While Louis Barruol is best known for the wines he grows at Château de St-Cosme, the family’s winery in Gigondas, he’s also a skilled négociant, bottling wines from purchased fruit under the label “Saint Cosme.” He’s made his St-Joseph from the same source for 20 vintages, the vines growing in the granite soils of Malleval, along the border where St-Joseph meets Condrieu. The cooler temps at this northern end of the appellation were a bonus in the hot 2019 vintage, allowing the wine to grow ripe without losing its acid backbone. The result is a bright and invigorating red with a bone-warming radiance. Vinified with ambient yeasts in cement, and aged for a year in mostly used barrels, it feels pure and unfettered, with a fresh crunch to the fruit and effusive florals that Barruol finds common to sérine, an old, small-berried selection of syrah. Underneath, darker notes of damp earth and stone give the wine a fullness and firmness that bodes well for this wine’s future, though it’s hard to resist at the moment.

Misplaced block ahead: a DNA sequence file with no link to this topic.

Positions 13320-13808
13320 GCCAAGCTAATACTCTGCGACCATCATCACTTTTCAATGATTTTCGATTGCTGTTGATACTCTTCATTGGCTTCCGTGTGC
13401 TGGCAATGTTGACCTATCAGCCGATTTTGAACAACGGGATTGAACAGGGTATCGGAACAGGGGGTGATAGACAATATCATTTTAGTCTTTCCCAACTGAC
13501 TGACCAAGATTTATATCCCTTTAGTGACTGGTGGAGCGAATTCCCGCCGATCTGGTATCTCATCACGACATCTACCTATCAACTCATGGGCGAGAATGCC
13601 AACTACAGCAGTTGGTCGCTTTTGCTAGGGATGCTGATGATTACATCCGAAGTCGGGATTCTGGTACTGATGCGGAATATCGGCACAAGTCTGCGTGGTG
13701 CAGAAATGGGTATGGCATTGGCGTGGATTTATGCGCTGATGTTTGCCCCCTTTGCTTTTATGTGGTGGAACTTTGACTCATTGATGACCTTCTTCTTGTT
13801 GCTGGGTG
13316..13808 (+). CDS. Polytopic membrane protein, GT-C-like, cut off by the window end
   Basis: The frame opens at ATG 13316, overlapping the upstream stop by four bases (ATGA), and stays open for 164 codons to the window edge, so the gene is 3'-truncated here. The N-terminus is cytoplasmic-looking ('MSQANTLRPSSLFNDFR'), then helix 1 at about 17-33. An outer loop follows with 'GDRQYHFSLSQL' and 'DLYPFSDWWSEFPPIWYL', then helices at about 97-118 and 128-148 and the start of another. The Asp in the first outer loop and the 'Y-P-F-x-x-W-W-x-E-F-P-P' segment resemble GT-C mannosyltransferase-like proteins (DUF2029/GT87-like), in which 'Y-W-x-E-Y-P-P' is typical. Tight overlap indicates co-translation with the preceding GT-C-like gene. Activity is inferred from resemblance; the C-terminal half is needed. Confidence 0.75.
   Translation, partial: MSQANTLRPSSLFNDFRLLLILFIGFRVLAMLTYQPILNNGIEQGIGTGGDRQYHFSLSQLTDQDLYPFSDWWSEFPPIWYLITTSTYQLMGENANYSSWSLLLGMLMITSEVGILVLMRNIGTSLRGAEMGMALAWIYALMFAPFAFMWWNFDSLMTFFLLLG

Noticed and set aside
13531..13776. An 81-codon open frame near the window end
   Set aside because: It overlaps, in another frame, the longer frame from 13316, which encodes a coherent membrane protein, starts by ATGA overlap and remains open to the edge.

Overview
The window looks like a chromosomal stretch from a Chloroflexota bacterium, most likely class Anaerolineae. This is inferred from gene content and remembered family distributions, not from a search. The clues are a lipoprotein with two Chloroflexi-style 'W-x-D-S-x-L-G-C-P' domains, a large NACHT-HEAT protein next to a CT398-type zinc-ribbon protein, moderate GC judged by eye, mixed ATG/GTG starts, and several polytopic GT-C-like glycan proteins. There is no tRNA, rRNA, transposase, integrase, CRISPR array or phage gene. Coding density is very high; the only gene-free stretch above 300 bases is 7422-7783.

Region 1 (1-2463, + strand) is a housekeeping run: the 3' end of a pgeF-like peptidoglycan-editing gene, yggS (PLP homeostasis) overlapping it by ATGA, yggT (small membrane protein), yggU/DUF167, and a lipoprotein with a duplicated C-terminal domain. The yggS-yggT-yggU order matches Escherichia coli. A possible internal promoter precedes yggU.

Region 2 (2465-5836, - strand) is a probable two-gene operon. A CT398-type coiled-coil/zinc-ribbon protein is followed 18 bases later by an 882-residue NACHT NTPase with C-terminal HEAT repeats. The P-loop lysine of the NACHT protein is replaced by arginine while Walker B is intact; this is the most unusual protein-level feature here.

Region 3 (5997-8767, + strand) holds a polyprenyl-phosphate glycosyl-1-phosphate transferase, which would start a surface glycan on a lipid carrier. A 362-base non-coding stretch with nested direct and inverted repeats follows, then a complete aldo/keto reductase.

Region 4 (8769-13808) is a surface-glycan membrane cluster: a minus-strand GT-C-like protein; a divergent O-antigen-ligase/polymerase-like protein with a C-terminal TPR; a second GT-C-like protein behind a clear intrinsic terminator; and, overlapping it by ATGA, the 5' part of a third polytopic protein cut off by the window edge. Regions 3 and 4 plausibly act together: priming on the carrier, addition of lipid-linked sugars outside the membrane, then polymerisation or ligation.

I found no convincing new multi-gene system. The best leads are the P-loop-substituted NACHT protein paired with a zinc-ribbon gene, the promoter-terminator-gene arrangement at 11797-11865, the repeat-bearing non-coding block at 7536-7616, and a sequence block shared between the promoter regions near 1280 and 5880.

Every week, our editors highlight a wine that intrigued them in our blind panel tastings, expanding on their tasting note in this space. These are entirely editorial choices; there are no paid placements. Subscribers can also access the original tasting note by searching here.
This story appears in the print issue of December 2021.
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